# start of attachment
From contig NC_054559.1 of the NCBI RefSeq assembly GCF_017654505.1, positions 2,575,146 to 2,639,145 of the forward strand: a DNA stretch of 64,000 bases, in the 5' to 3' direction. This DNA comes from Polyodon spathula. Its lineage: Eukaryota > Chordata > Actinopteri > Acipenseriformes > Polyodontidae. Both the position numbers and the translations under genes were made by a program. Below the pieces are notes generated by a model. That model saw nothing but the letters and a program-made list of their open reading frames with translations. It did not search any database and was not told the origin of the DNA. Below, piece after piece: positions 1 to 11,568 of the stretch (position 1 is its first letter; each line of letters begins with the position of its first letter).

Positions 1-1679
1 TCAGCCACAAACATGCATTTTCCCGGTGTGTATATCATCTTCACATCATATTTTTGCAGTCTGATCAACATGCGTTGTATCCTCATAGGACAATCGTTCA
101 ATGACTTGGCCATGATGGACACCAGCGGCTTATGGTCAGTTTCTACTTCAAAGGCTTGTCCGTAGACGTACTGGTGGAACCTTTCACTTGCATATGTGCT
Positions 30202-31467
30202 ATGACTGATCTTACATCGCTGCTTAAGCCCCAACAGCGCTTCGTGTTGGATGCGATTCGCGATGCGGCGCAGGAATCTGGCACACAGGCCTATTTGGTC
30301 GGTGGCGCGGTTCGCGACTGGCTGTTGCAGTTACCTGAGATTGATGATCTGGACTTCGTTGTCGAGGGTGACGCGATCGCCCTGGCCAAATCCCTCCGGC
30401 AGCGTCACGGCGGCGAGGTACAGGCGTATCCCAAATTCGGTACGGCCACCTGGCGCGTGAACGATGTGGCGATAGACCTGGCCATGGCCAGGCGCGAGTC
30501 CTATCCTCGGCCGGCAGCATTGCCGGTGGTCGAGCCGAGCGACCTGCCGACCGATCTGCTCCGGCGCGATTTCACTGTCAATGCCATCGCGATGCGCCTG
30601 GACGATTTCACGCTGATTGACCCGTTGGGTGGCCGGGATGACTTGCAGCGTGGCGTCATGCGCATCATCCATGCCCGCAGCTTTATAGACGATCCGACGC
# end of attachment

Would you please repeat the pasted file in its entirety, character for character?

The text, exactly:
From contig NC_054559.1 of the NCBI RefSeq assembly GCF_017654505.1, positions 2,575,146 to 2,639,145 of the forward strand: a DNA stretch of 64,000 bases, in the 5' to 3' direction. This DNA comes from Polyodon spathula. Its lineage: Eukaryota > Chordata > Actinopteri > Acipenseriformes > Polyodontidae. Both the position numbers and the translations under genes were made by a program. Below the pieces are notes generated by a model. That model saw nothing but the letters and a program-made list of their open reading frames with translations. It did not search any database and was not told the origin of the DNA. Below, piece after piece: positions 1 to 11,568 of the stretch (position 1 is its first letter; each line of letters begins with the position of its first letter).

Positions 1-1679
1 TCAGCCACAAACATGCATTTTCCCGGTGTGTATATCATCTTCACATCATATTTTTGCAGTCTGATCAACATGCGTTGTATCCTCATAGGACAATCGTTCA
101 ATGACTTGGCCATGATGGACACCAGCGGCTTATGGTCAGTTTCTACTTCAAAGGCTTGTCCGTAGACGTACTGGTGGAACCTTTCACTTGCATATGTGCT
Positions 30202-31467
30202 ATGACTGATCTTACATCGCTGCTTAAGCCCCAACAGCGCTTCGTGTTGGATGCGATTCGCGATGCGGCGCAGGAATCTGGCACACAGGCCTATTTGGTC
30301 GGTGGCGCGGTTCGCGACTGGCTGTTGCAGTTACCTGAGATTGATGATCTGGACTTCGTTGTCGAGGGTGACGCGATCGCCCTGGCCAAATCCCTCCGGC
30401 AGCGTCACGGCGGCGAGGTACAGGCGTATCCCAAATTCGGTACGGCCACCTGGCGCGTGAACGATGTGGCGATAGACCTGGCCATGGCCAGGCGCGAGTC
30501 CTATCCTCGGCCGGCAGCATTGCCGGTGGTCGAGCCGAGCGACCTGCCGACCGATCTGCTCCGGCGCGATTTCACTGTCAATGCCATCGCGATGCGCCTG
30601 GACGATTTCACGCTGATTGACCCGTTGGGTGGCCGGGATGACTTGCAGCGTGGCGTCATGCGCATCATCCATGCCCGCAGCTTTATAGACGATCCGACGC